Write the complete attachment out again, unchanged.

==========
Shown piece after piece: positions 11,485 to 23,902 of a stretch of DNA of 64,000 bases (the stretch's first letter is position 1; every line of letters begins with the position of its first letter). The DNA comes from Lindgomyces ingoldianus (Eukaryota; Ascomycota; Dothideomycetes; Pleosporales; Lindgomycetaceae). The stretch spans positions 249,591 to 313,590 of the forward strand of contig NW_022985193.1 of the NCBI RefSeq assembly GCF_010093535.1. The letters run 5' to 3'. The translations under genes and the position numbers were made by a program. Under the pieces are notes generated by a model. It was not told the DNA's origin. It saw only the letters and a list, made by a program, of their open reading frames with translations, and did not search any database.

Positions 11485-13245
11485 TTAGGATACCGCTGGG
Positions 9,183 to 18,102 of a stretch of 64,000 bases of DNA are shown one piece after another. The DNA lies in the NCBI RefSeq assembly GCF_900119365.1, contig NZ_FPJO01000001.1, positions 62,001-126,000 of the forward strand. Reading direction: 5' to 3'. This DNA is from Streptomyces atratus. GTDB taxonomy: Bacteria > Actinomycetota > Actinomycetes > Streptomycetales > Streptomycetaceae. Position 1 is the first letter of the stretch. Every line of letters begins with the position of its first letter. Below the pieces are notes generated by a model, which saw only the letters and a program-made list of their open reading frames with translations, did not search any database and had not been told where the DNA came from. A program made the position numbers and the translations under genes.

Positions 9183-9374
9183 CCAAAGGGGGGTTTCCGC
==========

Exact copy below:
Shown piece after piece: positions 11,485 to 23,902 of a stretch of DNA of 64,000 bases (the stretch's first letter is position 1; every line of letters begins with the position of its first letter). The DNA comes from Lindgomyces ingoldianus (Eukaryota; Ascomycota; Dothideomycetes; Pleosporales; Lindgomycetaceae). The stretch spans positions 249,591 to 313,590 of the forward strand of contig NW_022985193.1 of the NCBI RefSeq assembly GCF_010093535.1. The letters run 5' to 3'. The translations under genes and the position numbers were made by a program. Under the pieces are notes generated by a model. It was not told the DNA's origin. It saw only the letters and a list, made by a program, of their open reading frames with translations, and did not search any database.

Positions 11485-13245
11485 TTAGGATACCGCTGGG
Positions 9,183 to 18,102 of a stretch of 64,000 bases of DNA are shown one piece after another. The DNA lies in the NCBI RefSeq assembly GCF_900119365.1, contig NZ_FPJO01000001.1, positions 62,001-126,000 of the forward strand. Reading direction: 5' to 3'. This DNA is from Streptomyces atratus. GTDB taxonomy: Bacteria > Actinomycetota > Actinomycetes > Streptomycetales > Streptomycetaceae. Position 1 is the first letter of the stretch. Every line of letters begins with the position of its first letter. Below the pieces are notes generated by a model, which saw only the letters and a program-made list of their open reading frames with translations, did not search any database and had not been told where the DNA came from. A program made the position numbers and the translations under genes.

Positions 9183-9374
9183 CCAAAGGGGGGTTTCCGC